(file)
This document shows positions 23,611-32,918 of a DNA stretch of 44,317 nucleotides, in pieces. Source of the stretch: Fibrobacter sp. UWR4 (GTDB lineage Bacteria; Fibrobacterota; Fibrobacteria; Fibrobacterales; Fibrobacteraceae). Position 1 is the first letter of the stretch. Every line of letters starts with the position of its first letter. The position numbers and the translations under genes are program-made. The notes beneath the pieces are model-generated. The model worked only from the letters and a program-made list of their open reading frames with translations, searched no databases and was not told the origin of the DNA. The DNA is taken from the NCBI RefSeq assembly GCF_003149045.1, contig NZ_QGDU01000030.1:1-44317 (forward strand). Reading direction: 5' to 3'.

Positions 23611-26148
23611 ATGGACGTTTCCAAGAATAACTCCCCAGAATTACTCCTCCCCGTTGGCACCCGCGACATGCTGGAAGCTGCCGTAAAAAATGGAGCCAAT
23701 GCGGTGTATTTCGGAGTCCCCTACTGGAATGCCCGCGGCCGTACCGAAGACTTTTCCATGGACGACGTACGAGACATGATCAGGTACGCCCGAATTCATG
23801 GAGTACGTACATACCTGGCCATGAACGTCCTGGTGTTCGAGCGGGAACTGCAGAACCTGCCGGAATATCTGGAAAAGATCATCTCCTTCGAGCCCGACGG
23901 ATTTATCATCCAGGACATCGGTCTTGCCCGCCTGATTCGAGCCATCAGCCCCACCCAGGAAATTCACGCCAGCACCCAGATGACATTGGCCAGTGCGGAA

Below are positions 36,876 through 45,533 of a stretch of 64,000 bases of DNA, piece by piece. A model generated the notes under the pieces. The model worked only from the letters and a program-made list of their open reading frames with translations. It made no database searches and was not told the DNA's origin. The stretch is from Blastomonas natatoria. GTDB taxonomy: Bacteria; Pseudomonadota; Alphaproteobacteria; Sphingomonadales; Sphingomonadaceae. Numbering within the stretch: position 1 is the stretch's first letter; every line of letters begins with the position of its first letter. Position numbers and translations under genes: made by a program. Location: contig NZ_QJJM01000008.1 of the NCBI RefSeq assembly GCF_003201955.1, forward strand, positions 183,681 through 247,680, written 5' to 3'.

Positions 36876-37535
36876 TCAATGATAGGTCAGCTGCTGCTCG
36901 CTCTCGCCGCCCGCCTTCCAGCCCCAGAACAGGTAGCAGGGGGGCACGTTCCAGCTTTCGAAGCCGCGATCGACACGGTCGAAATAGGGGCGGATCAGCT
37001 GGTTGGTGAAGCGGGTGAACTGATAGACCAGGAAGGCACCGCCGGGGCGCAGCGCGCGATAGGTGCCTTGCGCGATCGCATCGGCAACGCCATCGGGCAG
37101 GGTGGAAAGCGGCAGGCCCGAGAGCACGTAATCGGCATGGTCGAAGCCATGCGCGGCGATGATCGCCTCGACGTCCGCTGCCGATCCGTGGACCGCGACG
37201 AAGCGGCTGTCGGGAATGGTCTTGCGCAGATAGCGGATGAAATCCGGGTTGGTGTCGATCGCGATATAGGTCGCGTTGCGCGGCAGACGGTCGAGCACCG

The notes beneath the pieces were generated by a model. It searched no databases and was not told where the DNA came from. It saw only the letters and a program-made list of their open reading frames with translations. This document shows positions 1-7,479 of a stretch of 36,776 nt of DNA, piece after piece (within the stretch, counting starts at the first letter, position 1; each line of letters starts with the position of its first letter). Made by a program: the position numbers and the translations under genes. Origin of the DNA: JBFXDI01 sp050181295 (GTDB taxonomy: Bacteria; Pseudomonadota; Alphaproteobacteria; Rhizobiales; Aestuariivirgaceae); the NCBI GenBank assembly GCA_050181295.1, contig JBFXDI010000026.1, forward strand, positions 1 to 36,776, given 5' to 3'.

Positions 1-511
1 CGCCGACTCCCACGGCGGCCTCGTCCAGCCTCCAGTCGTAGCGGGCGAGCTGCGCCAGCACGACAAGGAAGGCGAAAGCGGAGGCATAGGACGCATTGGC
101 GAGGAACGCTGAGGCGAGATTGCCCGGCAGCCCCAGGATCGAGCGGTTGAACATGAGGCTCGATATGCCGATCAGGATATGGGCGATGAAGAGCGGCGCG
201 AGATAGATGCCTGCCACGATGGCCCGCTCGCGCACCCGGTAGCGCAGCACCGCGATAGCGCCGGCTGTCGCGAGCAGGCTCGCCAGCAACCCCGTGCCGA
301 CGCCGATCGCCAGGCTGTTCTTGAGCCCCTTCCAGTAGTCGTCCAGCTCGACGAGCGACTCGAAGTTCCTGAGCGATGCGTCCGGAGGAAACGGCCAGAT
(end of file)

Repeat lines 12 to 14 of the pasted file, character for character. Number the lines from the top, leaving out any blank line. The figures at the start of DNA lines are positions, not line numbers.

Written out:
37101 GGTGGAAAGCGGCAGGCCCGAGAGCACGTAATCGGCATGGTCGAAGCCATGCGCGGCGATGATCGCCTCGACGTCCGCTGCCGATCCGTGGACCGCGACG
37201 AAGCGGCTGTCGGGAATGGTCTTGCGCAGATAGCGGATGAAATCCGGGTTGGTGTCGATCGCGATATAGGTCGCGTTGCGCGGCAGACGGTCGAGCACCG

The notes beneath the pieces were generated by a model. It searched no databases and was not told where the DNA came from. It saw only the letters and a program-made list of their open reading frames with translations. This document shows positions 1-7,479 of a stretch of 36,776 nt of DNA, piece after piece (within the stretch, counting starts at the first letter, position 1; each line of letters starts with the position of its first letter). Made by a program: the position numbers and the translations under genes. Origin of the DNA: JBFXDI01 sp050181295 (GTDB taxonomy: Bacteria; Pseudomonadota; Alphaproteobacteria; Rhizobiales; Aestuariivirgaceae); the NCBI GenBank assembly GCA_050181295.1, contig JBFXDI010000026.1, forward strand, positions 1 to 36,776, given 5' to 3'.